Tuesday, May 24, 2011
Britannia Sinking Below the Waves!
The UK Government is launching a deliberate policy of National self harm unparallelled in that country's history with the promise to cut emissions by 50% by 2027 with the enormous damage to industry and living standards this will cause. The once-mighty island nation that for centuries ruled the waves and spawned the Industrial Revolution is now in terminal decline with their own rulers turning off their energy life-support. Matt Ridley of the Spectator comments on a new Green Dark Age falling upon Britain as the world of cheap available energy diappears!
Welcome to the neo-medieval world of Britain’s energy . It is a world in which Highland glens are buzzing with bulldozers damming streams for miniature hydro plants, in which the Dogger Bank is to be dotted with windmills at Brobdingnagian expense, in which Heathrow is to burn wood trucked in from Surrey, and Yorkshire wheat is being turned into motor fuel. We are going back to using the landscape to generate our energy. Bad news for the landscape.
The industrial revolution, when Britain turned to coal for its energy, not only catapulted us into prosperity (because coal proved cheaper and more than wood, wind, water and horse as a means of turning machines), but saved our landscape too. Forests grew back and rivers returned to their natural beds when their energy was no longer needed. Land that had once grown hay for millions of horses could grow food for human beings instead — or become parks and gardens.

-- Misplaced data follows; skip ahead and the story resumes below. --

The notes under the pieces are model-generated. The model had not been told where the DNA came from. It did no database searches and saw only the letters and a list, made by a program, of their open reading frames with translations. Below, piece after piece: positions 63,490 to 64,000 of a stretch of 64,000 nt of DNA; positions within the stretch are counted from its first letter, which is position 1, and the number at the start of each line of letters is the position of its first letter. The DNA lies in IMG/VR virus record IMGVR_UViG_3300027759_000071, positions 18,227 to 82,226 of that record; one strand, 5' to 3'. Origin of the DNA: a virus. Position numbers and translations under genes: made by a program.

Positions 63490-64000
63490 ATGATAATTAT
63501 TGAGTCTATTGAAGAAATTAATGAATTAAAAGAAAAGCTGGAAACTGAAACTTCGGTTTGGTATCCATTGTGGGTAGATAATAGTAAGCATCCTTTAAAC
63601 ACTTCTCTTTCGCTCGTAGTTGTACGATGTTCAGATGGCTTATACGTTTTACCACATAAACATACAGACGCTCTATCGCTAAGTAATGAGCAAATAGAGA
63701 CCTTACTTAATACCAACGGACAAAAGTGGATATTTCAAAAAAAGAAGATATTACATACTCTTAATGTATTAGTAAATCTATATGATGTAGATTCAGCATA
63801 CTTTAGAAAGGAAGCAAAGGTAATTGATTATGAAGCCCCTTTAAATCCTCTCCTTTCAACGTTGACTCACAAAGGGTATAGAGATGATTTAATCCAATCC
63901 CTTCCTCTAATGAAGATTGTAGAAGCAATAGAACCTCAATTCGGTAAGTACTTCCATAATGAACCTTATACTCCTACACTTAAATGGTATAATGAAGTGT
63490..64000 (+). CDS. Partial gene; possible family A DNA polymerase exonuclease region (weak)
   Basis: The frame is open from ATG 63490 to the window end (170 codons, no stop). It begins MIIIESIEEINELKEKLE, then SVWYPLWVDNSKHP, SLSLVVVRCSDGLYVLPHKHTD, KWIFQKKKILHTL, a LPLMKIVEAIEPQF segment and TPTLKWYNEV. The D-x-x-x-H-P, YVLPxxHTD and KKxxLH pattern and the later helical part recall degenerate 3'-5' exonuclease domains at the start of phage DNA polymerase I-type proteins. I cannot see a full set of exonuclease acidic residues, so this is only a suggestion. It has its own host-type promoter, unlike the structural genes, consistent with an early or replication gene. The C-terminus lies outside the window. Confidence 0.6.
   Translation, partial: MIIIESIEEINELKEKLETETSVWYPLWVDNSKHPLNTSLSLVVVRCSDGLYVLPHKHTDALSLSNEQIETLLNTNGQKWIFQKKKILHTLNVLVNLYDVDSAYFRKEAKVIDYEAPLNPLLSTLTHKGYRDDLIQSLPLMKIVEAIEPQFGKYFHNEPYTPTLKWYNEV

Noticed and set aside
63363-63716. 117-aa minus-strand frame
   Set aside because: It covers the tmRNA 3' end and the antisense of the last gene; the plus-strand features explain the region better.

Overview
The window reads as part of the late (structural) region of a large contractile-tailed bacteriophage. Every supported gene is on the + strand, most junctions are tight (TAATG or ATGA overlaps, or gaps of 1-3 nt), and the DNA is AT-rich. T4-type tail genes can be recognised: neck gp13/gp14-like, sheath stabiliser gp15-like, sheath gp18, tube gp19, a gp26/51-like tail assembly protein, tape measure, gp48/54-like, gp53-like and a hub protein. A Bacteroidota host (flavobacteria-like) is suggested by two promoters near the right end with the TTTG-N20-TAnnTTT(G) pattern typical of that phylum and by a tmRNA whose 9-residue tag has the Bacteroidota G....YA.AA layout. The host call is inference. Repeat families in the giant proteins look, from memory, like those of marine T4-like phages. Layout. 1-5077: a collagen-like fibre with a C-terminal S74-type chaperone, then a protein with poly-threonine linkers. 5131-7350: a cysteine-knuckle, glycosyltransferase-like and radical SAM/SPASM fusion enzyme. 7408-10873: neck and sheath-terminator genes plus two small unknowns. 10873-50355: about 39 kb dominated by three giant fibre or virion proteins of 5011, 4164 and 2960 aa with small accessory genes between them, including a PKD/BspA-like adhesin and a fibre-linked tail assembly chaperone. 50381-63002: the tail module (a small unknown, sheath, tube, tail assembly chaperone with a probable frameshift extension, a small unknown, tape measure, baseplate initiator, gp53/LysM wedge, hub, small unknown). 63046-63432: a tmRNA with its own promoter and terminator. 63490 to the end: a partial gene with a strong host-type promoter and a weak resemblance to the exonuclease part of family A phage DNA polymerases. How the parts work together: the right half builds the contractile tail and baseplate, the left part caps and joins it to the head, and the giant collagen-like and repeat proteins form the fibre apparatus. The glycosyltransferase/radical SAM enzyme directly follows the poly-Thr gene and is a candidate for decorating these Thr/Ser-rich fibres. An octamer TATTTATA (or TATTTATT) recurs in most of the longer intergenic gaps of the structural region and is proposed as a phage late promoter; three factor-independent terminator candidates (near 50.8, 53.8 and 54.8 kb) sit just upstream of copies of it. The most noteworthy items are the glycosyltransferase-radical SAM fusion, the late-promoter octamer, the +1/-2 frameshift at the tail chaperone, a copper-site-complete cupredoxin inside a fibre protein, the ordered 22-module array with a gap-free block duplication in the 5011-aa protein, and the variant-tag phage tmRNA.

Whether we like it or not, we are now reversing this policy, only with six times the population and a hundred times the energy needs. The government’s craven decision this week to placate the green pressure groups by agreeing a unilateral and tough new carbon rationing target of 50 per cent for 2027 — they wanted to water it down, but were frightened of being taken to judicial review by Greenpeace — condemns Britain to ruining yet more of its landscape. Remember that it takes a wind farm the size of Greater London to generate as much electricity as a single coal-fired power station — on a windy day (on other days we will have to do without). Or the felling of a forest twice the size of Cumbria every year.